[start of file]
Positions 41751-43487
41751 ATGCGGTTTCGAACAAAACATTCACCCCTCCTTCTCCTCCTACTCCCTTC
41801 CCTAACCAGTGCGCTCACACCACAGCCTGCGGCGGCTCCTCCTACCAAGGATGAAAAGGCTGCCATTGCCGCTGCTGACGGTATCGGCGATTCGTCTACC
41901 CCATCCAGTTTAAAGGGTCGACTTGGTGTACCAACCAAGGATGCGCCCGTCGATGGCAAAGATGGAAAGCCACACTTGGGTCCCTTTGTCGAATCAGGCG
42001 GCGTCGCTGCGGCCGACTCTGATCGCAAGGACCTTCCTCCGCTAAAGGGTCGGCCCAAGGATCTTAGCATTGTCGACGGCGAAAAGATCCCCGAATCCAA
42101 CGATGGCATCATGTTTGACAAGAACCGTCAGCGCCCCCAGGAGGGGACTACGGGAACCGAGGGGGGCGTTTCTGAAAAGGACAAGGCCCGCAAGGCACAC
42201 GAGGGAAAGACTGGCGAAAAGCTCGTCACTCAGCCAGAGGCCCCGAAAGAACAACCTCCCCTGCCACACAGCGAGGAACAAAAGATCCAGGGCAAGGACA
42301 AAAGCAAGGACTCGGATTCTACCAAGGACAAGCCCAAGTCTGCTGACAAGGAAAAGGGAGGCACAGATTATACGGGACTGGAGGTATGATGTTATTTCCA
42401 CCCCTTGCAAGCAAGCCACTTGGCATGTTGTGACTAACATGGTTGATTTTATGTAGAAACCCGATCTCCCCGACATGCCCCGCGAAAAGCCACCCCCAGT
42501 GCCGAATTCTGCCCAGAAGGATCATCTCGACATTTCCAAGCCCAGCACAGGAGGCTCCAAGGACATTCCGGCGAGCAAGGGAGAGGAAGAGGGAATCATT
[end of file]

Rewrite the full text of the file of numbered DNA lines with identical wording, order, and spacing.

Positions 41751-43487
41751 ATGCGGTTTCGAACAAAACATTCACCCCTCCTTCTCCTCCTACTCCCTTC
41801 CCTAACCAGTGCGCTCACACCACAGCCTGCGGCGGCTCCTCCTACCAAGGATGAAAAGGCTGCCATTGCCGCTGCTGACGGTATCGGCGATTCGTCTACC
41901 CCATCCAGTTTAAAGGGTCGACTTGGTGTACCAACCAAGGATGCGCCCGTCGATGGCAAAGATGGAAAGCCACACTTGGGTCCCTTTGTCGAATCAGGCG
42001 GCGTCGCTGCGGCCGACTCTGATCGCAAGGACCTTCCTCCGCTAAAGGGTCGGCCCAAGGATCTTAGCATTGTCGACGGCGAAAAGATCCCCGAATCCAA
42101 CGATGGCATCATGTTTGACAAGAACCGTCAGCGCCCCCAGGAGGGGACTACGGGAACCGAGGGGGGCGTTTCTGAAAAGGACAAGGCCCGCAAGGCACAC
42201 GAGGGAAAGACTGGCGAAAAGCTCGTCACTCAGCCAGAGGCCCCGAAAGAACAACCTCCCCTGCCACACAGCGAGGAACAAAAGATCCAGGGCAAGGACA
42301 AAAGCAAGGACTCGGATTCTACCAAGGACAAGCCCAAGTCTGCTGACAAGGAAAAGGGAGGCACAGATTATACGGGACTGGAGGTATGATGTTATTTCCA
42401 CCCCTTGCAAGCAAGCCACTTGGCATGTTGTGACTAACATGGTTGATTTTATGTAGAAACCCGATCTCCCCGACATGCCCCGCGAAAAGCCACCCCCAGT
42501 GCCGAATTCTGCCCAGAAGGATCATCTCGACATTTCCAAGCCCAGCACAGGAGGCTCCAAGGACATTCCGGCGAGCAAGGGAGAGGAAGAGGGAATCATT